• 4.Gomez-Bañuelos E, Johansson L, Konig MF, Lundquist A, Paz M, Buhlin K, Johansson A, Rantapää-Dahlqvist S, Andrade F. Exposure to Aggregatibacter actinomycetemcomitans before Symptom Onset and the Risk of Evolving to Rheumatoid Arthritis. J Clin Med. 2020 Jun 18;9(6):1906. doi: 10.3390/jcm9061906. PMID: 32570853
  • 5.Gómez-Bañuelos E, Mukherjee A, Darrah E, Andrade F. Rheumatoid Arthritis-Associated Mechanisms of Porphyromonas gingivalis and Aggregatibacter actinomycetemcomitans. J Clin Med. 2019;8(9):1309. Published 2019 Aug 26. doi:10.3390/jcm8091309. PMID: 31454946
  • 6.Konig MF, Abusleme L, Reinholdt J, Palmer RJ, Teles RP, Sampson K, Rosen A, Nigrovic PA, Sokolove J, Giles JT, Moutsopoulos NM, Andrade F. Aggregatibacter actinomycetemcomitans-induced hypercitrullination links periodontal infection to autoimmunity in rheumatoid arthritis. Sci Transl Med. 2016 Dec 14;8(369):369ra176. doi: 10.1126/scitranslmed.aaj1921. PMID: 27974664
  • 7.Sun J, Zheng Y, Bian X, Ge H, Wang J, Zhang Z. Non-surgical periodontal treatment improves rheumatoid arthritis disease activity: a meta-analysis. Clin Oral Investig. 2021 Jan 29. doi: 10.1007/s00784-021-03807-w. Epub ahead of print. PMID: 33515120
  • 8.Kaur S, Bright R, Proudman SM, Bartold PM. Does periodontal treatment influence clinical and biochemical measures for rheumatoid arthritis? A systematic review and meta-analysis. Semin Arthritis Rheum. 2014 Oct;44(2):113-22. doi: 10.1016/j.semarthrit.2014.04.009. Epub 2014 Apr 28. PMID: 24880982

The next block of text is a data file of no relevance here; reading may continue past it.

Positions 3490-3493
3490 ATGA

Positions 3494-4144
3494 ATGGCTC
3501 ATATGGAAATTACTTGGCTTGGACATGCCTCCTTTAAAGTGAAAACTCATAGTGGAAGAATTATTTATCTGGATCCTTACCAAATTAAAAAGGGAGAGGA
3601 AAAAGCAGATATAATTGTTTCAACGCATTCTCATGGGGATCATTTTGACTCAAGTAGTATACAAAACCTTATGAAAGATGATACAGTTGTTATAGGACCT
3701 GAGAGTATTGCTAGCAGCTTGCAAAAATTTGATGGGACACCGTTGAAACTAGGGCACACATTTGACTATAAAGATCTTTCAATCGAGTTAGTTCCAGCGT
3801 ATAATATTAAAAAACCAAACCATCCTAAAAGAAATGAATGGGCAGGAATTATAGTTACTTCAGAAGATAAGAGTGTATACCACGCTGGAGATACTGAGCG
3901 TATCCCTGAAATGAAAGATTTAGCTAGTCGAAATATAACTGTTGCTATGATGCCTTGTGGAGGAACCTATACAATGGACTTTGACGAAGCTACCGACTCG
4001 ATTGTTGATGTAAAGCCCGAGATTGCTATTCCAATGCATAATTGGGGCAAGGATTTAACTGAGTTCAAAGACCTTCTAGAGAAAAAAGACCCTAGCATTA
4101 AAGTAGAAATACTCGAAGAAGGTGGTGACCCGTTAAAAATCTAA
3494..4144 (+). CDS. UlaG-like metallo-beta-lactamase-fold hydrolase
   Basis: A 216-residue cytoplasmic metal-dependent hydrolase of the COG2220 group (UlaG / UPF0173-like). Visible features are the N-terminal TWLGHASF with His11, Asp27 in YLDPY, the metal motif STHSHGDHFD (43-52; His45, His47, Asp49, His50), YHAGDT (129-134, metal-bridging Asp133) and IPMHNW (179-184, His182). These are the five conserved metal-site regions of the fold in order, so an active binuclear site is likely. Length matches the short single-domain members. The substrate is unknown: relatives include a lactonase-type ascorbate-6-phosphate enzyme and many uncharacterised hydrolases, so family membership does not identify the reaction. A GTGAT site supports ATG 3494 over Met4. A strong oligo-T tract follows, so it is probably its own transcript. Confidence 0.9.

• 9.Ortiz P, Bissada NF, Palomo L, et al. Periodontal therapy reduces the severity of active rheumatoid arthritis in patients treated with or without tumor necrosis factor inhibitors. J Periodontol. 2009;80(4):535-540. doi:10.1902/jop.2009.080447 PMID: 19335072
  • 10.Atuegwu NC, Perez MF, Oncken C, Thacker S, Mead EL, Mortensen EM. Association between Regular Electronic Nicotine Product Use and Self-reported Periodontal Disease Status: Population Assessment of Tobacco and Health Survey. Int J Environ Res Public Health. 2019;16(7):1263. Published 2019 Apr 9. doi:10.3390/ijerph16071263. PMID: 30970567
  • 11.Hajishengallis G, Chavakis T. Local and systemic mechanisms linking periodontal disease and inflammatory comorbidities [published online ahead of print, 2021 Jan 28]. Nat Rev Immunol. 2021;1-15. doi:10.1038/s41577-020-00488-6
  • 12.Iljazovic A, Amend L, Galvez EJC, de Oliveira R, Strowig T. Modulation of inflammatory responses by gastrointestinal Prevotella spp. - From associations to functional studies. Int J Med Microbiol. 2021 Feb;311(2):151472. doi: 10.1016/j.ijmm.2021.151472. Epub 2021 Jan 8. PMID: 33461110